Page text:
The distinct cultural ties between India and Tibet, the most obvious being the spread of Buddhism from India to Tibet in the seventh century, is perhaps too well known to bear repeating here. The trade and economic ties between the two countries is perhaps even older. It is equally important to remember that India maintained independent relations with Tibet throughout our shared history. Never, until China's military occupation of Tibet after 1949, has India ever shared a common border with China. Today India spends more money to defend our northern border with Chinese-occupied Tibet than we do to protect our border with Pakistan. Even in the case of our western border, much of the problem is linked to the political, economic and the military support that China gives to Pakistan.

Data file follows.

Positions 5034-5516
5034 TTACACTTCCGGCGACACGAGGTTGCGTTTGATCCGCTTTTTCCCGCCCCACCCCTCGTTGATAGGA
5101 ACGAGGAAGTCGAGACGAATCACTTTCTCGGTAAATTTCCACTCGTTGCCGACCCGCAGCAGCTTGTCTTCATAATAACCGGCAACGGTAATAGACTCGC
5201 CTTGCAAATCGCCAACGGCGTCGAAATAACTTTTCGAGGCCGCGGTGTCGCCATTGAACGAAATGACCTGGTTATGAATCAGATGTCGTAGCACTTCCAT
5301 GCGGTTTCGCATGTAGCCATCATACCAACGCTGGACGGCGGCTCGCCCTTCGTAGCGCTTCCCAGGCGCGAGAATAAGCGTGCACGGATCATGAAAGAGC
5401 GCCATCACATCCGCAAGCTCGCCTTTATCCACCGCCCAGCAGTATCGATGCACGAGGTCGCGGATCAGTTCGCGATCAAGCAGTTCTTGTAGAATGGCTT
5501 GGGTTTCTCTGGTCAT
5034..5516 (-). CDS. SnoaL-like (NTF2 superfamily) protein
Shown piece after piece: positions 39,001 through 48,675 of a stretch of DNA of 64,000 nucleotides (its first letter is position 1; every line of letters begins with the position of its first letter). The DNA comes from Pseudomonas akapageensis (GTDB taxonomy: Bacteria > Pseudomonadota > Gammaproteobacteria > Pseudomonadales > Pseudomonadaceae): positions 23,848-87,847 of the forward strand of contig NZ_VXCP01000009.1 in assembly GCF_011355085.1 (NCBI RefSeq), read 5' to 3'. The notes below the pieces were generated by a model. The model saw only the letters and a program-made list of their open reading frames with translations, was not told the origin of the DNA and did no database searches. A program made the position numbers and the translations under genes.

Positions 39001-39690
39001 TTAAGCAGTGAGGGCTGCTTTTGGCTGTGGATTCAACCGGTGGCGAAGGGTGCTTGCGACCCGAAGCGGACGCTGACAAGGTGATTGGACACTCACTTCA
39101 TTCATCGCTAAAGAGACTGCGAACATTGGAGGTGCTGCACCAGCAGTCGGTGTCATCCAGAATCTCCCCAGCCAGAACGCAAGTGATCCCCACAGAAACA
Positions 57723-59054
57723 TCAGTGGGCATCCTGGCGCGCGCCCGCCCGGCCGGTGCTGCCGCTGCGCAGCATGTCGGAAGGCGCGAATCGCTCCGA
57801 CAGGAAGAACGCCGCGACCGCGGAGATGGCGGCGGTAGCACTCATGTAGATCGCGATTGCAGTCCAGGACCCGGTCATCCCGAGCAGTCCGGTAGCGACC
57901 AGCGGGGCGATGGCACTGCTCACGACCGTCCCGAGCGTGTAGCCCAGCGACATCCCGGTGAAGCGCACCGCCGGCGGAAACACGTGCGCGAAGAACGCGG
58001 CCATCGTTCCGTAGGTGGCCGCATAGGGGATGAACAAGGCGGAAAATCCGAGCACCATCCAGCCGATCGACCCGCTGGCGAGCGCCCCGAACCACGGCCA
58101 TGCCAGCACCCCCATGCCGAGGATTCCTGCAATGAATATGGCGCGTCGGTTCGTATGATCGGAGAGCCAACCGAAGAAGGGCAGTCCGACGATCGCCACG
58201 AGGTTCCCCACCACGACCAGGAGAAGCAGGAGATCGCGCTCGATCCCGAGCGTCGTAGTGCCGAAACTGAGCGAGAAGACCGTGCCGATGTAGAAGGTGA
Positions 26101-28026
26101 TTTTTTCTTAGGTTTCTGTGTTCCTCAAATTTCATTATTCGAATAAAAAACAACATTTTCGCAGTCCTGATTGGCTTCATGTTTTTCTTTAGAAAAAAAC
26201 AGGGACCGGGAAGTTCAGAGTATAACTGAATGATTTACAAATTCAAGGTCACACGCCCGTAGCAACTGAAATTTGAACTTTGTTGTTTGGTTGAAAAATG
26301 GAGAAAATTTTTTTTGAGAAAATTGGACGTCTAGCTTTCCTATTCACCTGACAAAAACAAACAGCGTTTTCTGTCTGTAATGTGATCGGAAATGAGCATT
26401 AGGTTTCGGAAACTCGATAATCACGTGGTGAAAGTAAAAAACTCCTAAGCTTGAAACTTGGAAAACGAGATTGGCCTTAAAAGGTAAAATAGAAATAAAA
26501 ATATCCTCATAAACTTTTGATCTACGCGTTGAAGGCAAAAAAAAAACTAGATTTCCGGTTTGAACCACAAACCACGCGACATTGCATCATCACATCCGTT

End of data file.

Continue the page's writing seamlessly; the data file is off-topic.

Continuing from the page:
Joined together by almost the entire length of the mighty Himalayan range -- India and Tibet are also inseparably linked in a physical sense. With such an extensive common frontier, the environmental changes on one side inevitably affects the other. It is for this reason that China's destruction of Tibet's fragile environment not only through indiscriminate deforestation and mining but also by dumping nuclear and other toxic wastes -- should be a major concern to every Indian. It is no longer just a question of helping an oppressed people and supporting a peaceful and friendly neighbour. Today the question of Tibetan independence is inseparably linked to India's long-term future. The implications of having China as our permanent northern neighbour or even the single issue of any of the rivers flowing from Tibet to India becoming polluted by toxic waste is too serious to be left to chance.